Armando Iannucci’s absurdist comedy reveals this in an extremely loose manner of speaking, with malice aforethought, straight-faced glee and formidable sharpshooting that occasionally misfires. It isn’t history but free-range fiction, a venomous farce containing nuggets of fact, and if its subjects bear any resemblance to present-day dictators and authoritarian mugs or thugs around the world, then the movie has hit its archetypal target.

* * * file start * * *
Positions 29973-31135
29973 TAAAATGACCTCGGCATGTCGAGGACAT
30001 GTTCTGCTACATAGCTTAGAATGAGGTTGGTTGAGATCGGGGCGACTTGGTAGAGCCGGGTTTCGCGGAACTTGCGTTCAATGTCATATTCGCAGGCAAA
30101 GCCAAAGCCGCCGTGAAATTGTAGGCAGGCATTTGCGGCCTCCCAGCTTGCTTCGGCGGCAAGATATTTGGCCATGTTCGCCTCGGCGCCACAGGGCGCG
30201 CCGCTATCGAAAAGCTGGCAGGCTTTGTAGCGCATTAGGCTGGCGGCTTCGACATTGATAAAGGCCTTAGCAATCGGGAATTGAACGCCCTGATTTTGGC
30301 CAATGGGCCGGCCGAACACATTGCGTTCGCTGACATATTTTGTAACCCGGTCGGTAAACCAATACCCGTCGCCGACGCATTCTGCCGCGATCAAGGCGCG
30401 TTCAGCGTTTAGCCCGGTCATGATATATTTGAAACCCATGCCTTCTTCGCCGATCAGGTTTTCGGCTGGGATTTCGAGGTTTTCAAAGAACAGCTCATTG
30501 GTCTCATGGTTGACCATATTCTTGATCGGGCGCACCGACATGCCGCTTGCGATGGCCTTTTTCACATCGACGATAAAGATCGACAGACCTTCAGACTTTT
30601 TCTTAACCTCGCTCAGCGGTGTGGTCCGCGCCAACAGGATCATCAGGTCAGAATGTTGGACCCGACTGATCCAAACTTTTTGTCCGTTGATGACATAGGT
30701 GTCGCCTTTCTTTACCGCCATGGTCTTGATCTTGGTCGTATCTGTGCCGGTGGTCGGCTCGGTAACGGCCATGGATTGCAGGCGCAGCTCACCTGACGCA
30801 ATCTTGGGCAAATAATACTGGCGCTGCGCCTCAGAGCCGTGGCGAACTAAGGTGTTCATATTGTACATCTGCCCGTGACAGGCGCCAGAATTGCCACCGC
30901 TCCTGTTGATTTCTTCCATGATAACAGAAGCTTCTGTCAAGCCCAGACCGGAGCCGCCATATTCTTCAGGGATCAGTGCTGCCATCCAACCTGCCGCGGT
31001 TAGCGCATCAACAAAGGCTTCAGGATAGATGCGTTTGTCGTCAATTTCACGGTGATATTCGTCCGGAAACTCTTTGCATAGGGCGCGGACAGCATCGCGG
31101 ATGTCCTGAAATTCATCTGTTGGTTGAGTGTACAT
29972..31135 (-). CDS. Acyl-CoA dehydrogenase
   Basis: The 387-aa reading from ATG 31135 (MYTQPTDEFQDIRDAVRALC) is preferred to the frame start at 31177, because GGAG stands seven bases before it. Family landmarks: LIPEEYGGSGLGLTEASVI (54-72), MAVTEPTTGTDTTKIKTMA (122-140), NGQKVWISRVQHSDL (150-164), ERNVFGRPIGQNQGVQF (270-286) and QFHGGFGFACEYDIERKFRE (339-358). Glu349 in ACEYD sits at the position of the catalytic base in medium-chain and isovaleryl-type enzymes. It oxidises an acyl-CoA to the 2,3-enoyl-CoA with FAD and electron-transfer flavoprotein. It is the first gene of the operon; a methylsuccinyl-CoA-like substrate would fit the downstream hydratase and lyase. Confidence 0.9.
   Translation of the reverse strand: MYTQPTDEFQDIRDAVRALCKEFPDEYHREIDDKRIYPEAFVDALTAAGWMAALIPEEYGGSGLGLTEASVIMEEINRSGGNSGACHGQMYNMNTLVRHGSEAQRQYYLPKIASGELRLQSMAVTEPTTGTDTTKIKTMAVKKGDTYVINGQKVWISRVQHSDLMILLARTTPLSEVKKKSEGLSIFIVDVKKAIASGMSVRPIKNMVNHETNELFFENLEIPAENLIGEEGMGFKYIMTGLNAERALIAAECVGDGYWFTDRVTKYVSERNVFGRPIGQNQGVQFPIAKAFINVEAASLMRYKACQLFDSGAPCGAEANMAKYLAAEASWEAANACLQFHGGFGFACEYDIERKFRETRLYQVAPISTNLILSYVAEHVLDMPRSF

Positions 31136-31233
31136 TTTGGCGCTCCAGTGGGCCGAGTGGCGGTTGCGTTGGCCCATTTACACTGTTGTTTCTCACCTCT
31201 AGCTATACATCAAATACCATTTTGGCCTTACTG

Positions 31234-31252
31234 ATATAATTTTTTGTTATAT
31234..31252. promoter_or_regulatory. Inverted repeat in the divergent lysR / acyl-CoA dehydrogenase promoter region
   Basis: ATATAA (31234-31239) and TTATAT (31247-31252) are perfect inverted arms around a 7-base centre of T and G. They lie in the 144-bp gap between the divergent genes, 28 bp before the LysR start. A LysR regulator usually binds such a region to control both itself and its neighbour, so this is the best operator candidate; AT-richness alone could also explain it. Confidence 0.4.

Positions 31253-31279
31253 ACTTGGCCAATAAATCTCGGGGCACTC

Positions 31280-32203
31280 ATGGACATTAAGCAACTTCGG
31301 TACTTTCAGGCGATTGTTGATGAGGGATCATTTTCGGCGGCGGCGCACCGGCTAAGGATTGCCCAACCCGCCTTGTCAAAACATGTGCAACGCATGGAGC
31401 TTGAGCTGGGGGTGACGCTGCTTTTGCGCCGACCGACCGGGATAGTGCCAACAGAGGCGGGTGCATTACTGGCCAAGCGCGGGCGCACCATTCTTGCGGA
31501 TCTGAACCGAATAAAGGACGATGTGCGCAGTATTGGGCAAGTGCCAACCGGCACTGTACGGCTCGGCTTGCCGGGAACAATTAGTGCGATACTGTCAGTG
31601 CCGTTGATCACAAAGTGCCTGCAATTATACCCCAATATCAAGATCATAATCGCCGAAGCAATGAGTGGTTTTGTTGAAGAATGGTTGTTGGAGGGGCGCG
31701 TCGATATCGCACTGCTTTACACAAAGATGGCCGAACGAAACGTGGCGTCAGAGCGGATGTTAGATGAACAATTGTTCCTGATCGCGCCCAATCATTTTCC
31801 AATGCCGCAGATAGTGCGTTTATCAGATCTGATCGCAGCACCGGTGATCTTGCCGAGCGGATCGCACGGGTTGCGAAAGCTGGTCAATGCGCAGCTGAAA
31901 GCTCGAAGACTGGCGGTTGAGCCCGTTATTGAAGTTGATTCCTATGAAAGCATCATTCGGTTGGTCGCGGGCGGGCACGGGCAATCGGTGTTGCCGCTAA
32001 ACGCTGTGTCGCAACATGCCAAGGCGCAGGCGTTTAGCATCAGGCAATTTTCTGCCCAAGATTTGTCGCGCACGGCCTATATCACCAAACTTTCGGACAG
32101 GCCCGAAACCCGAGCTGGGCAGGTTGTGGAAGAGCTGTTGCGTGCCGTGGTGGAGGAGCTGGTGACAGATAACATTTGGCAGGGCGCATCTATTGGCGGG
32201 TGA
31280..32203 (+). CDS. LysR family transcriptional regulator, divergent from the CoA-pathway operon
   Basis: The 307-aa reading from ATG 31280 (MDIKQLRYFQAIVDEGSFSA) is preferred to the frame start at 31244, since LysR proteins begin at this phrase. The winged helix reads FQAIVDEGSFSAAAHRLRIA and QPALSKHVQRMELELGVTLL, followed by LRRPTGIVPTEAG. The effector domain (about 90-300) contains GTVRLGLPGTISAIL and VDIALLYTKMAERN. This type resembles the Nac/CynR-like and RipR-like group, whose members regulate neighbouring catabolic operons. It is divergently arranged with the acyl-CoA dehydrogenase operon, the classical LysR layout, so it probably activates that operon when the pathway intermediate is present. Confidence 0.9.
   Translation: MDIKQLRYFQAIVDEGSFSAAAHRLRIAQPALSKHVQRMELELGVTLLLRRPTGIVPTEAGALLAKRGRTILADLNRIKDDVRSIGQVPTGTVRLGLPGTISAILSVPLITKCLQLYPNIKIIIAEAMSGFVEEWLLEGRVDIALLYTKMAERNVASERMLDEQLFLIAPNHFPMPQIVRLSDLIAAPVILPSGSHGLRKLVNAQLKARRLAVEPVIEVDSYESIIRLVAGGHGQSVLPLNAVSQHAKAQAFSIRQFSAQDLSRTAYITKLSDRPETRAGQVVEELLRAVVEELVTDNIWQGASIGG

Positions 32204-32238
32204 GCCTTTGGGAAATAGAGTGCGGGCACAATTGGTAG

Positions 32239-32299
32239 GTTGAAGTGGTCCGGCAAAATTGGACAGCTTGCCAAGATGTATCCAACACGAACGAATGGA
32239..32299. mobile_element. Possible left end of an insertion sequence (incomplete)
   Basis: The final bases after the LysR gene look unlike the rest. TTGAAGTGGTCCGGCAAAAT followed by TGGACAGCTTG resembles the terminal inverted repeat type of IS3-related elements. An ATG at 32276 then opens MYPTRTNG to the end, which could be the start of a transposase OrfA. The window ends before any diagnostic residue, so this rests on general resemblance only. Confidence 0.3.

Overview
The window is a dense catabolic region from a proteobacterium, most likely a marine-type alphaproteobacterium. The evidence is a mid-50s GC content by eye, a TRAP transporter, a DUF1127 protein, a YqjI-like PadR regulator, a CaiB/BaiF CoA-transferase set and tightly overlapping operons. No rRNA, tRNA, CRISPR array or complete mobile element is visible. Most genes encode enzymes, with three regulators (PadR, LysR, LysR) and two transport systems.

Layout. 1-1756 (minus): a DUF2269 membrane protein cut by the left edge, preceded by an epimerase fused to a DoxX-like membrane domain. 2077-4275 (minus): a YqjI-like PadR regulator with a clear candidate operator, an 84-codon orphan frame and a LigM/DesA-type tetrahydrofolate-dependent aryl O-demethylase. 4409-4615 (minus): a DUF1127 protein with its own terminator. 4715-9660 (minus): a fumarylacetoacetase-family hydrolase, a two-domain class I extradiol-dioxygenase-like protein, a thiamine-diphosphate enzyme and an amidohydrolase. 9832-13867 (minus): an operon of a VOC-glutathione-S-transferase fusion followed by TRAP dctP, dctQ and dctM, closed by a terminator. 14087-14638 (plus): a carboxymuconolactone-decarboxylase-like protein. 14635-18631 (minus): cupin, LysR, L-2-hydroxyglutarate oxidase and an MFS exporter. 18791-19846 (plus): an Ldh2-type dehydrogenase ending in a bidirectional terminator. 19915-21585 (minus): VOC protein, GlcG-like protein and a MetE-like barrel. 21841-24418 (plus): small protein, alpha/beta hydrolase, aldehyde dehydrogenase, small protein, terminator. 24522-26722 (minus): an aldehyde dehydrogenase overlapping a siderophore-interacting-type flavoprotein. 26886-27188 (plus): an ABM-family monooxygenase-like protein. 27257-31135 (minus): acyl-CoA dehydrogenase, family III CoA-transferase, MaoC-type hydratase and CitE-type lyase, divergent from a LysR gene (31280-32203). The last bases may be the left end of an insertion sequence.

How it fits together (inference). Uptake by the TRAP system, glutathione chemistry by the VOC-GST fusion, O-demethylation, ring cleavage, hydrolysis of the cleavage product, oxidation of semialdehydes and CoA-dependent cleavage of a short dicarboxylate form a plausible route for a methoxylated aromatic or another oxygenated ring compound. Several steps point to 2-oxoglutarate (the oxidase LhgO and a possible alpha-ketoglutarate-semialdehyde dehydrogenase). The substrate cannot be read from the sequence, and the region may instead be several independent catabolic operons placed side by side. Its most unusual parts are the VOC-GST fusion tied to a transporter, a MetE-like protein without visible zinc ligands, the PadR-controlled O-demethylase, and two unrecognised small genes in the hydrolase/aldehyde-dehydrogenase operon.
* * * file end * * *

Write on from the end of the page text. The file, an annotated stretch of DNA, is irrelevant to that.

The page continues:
The novelty of his volcanically vulgar, deeply cynical tone may have worn off some, but Iannucci has nonetheless crafted another poisonous cocktail of naked ambition and blustery bravado with a decidedly bitter aftertaste.
Zhukov is introduced with the caption "Field Marshal Georgy Zhukov - Head of the Red Army" The rank of Field Marshal was abolished in Russia in 1917, Zhukov's rank was Marshal of the Soviet Union (he is usually referred to as Marshal Zhukov). Nor was he head of the army at the time of Stalin's death, as he had fallen out of favour with Stalin.